Half a century earlier, Rose is being pushed to learn to lipread.  She rebels, cutting up her lipreading primer and turning it into a diorama of New York.  She keeps a scrapbook of her favorite movie star, and goes to all her movies.  Even though she can’t hear, Rose can still go to silent movies, and read the dialogue, like everyone else.  When she sees a newspaper headline that says Lillian Mayhew, her heroine, will be in New York soon, Rose sets out for the big city.

Rose’s part of the book is told entirely with Selznick’s intricate, enchanting pencil sketches, while Ben’s storyImage is told with words.  The effect, much like The Invention of Hugo Cabret, is rich; this, like its predecessor, is a book to be treasured.  Indeed, Wonderstruck shares several similarities with Selznick’s previous book:  orphan protagonists, museums, secret messages, and adventures that take place in very important cities. I especially loved that the two books were so similar, because I felt bereft after I finished The Invention of Hugo Cabret, as though there was unlikely to ever be another book that made me feel the same way.  I shouldn’t have worried, though: with the release of Scorsese’s magical film rendition of Hugo, followed by Wonderstruck, the stories aren’t over.

ImageMy advice?  This is a book for sharing. Read it to your classroom after recess: the mystery will keep the students engaged, while the ethereal illustrations will inspire even the most timid budding artist.  Read it to your children, to anyone you love who cares about Deaf culture, dioramas, paper art, the American Museum of Natural History, libraries, adventures, thunderstorms, or New York. Read it with hot chocolate and a mind ready to marvel.  Selznick’s world is meaning-rich and stocked with secrets.  He is clearly an author that has not forgotten what it like to dream.  Let’s all hope he has another book dreamed up for us, and soon.

Happy Reading!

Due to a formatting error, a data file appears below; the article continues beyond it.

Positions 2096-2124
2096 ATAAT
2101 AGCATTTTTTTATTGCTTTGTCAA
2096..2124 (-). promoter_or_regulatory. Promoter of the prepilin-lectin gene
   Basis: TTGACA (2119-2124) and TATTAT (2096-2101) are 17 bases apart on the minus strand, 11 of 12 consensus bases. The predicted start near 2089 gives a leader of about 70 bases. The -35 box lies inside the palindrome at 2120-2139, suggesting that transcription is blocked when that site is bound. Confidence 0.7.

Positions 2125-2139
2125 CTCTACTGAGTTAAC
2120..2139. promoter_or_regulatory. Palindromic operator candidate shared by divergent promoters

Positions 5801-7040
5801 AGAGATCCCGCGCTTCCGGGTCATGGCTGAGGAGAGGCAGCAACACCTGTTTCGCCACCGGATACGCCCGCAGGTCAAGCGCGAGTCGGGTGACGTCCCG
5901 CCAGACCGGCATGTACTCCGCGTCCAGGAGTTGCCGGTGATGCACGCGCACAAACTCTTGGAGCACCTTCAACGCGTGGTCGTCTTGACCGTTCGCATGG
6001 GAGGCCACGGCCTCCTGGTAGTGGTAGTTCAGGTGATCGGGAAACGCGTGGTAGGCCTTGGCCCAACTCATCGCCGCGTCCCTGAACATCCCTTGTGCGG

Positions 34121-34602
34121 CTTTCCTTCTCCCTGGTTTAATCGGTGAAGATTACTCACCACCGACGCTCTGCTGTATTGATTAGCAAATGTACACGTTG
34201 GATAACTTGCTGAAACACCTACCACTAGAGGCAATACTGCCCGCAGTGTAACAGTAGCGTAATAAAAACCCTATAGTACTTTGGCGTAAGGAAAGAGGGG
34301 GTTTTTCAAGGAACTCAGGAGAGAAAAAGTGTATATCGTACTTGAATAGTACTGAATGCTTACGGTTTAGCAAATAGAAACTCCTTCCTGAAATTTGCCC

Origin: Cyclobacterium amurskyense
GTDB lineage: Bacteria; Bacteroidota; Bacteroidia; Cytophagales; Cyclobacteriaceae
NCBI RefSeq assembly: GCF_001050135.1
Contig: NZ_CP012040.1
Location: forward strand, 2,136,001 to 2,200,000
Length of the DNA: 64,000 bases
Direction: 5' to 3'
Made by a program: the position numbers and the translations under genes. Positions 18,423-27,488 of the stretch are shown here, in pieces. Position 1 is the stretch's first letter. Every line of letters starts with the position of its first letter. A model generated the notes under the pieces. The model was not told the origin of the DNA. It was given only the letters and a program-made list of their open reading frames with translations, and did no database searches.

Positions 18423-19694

Wonderstruck website: http://www.wonderstruckthebook.com

Selznick, Brian. Wonderstruck. Scholastic Press: New York, 2011. 635 pp. (I promise, it doesn’t feel like it at all; you are going to wish it would last forever.)  Ages 10 and up.

If you liked this book, try The Invention of Hugo Cabret or the shorter graphic novel, Shaun Tan’s The Arrival.

The Sea of Monsters by Rick Riordan

“But a whole sea of monsters–how could you hide something like that?  Wouldn’t the mortals notice weird things happening…like, ships getting eaten and stuff?’

‘Of course they notice.  They don’t understand, but they know something is strange about that part of the ocean.  The Sea of Monsters is just off the east coast of the U.S. now, just northeast of Florida.  The mortals even have a name for it.’

‘The Bermuda Triangle?


I didn’t get to give this book as much attention as I wanted to; it was finals week, the last week before graduation, and I suddenly needed to find a job.  Then, my favorite nine-year-old, who often shares books with me, begged me to finish it, because he was just getting to his last few pages in the first book of the series, The Lightning Thief.  So, thanks to Sam, I had the motivation to get through this exciting book.  I’ll hand it off to him tonight, and then undoubtedly have to climb up the stairs and encourage him to stop reading and turn off the light at least three times before he falls asleep reading it.  That’s the best kind of sharing, I think.

Anyway, back to The Sea of Monsters.  This is the second in the series, and the story picks up at Percy’s new school.  When a routine dodgeball match gets ugly, and Percy and his team is attacked by a mob of cannibals, he’s forced to flee to the safety of Camp Half Blood.  However, things aren’t they way he left them last summer.  Something terrible has happened, and the magic borders that protect the campers are beginning to disintegrate.  Percy suspects a curse, or perhaps poison.  But if someone can’t lift the curse, there will be no safe place on earth left for the demigod campers, those children of mortals and gods.